The supper passed off as brilliantly as most successful suppers do. Mrs. Carr looked charming, and her conversation sparkled like her own champagne; but it seemed to him that, as in the case of the wine, there was too much sting in it. The wine was a little too dry, and her talk a little too full of suppressed sarcasm, though he could not quite tell what it was aimed at, any more than he could trace the source of the champagne bubbles.
Supper done, he led her back to the ball-room. The second extra was just beginning, and she stood as though she were expecting him to ask her to dance it.
“I am sorry, Mildred, but I must go now. I am engaged this dance.”
“Indeed—who to?” This was very coldly said.
“Lady Florence,” he answered, confusedly, though there really was no reason why he should be ashamed.
She looked at him steadily.
“Oh! I forgot, for to-night you are her monopoly. Good-bye.”
A little while after this, Arthur thought that he had had about enough dancing for awhile, and went and sat by himself in a secluded spot under the shadow of a tree-fern in a temporary conservatory put up outside a bow-window. The Chinese lantern that hung upon the fern had gone out, leaving his chair in total darkness. Presently a couple, whom he did not recognize, for he only saw their backs, strayed in, and placed themselves on a bench before him in such a way as to entirely cut off his retreat. He was making up his mind to disturb them, when they began a conversation, in which the squeezing of hands and mild terms of endearment played a part. Fearing to interrupt, lest he should disturb their equanimity, he judged it best to stop where he was. Presently, however, their talk took a turn that proved intensely interesting to him. It was something as follows:—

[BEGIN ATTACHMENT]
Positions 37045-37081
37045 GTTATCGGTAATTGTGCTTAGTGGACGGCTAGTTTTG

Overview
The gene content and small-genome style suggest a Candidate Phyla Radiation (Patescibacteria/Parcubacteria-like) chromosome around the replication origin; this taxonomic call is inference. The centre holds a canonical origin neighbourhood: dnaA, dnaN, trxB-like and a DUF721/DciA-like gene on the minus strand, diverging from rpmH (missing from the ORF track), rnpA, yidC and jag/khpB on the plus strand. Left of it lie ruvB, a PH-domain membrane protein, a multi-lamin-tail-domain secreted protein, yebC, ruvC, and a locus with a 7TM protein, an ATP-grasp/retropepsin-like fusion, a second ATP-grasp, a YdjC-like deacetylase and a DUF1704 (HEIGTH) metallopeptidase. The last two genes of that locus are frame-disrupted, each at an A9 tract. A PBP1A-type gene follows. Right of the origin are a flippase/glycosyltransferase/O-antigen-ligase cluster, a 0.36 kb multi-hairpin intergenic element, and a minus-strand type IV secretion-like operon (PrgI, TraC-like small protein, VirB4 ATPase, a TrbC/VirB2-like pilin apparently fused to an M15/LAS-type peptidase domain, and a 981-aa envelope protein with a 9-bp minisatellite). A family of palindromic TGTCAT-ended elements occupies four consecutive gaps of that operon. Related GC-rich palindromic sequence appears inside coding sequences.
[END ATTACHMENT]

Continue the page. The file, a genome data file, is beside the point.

She. “Have you seen the hero of the evening?”
He. “Who? Do you mean the Portuguese Governor in his war-paint?”
She. “No, of course not. You don’t call him a hero, do you? I mean our hostess’s fiance, the nice-looking young fellow who took her in to supper.”
He. “Oh, yes. I did not think much of him. Lucky dog! but he must be rather mean. They say that he is engaged to a girl in England, and has thrown her over for the widow.”
She. “Ah, you’re jealous! I know that you would like to be in his shoes. Come, confess.”
He. “You are very unkind. Why should I be jealous when——”
She. “Well, you need not hurt my hand, and will you never remember that black shows against white!”
He. “It’s awfully hot here; let’s go into the garden.” [Exuent.]
Arthur emerged from his hiding-place, horror-struck at hearing what was being said about him, and wondering, so far as he was at the moment capable of accurate thought, how long this report had been going about, and whether by any chance it had reached the ears of the Bellamys. If it had, the mischief might be very serious. In the confusion of his mind, only two things were clear to him—one was, that both for Mildred’s and his own sake, he must leave Madeira at once; and, secondly, that he would dance no more with her that night.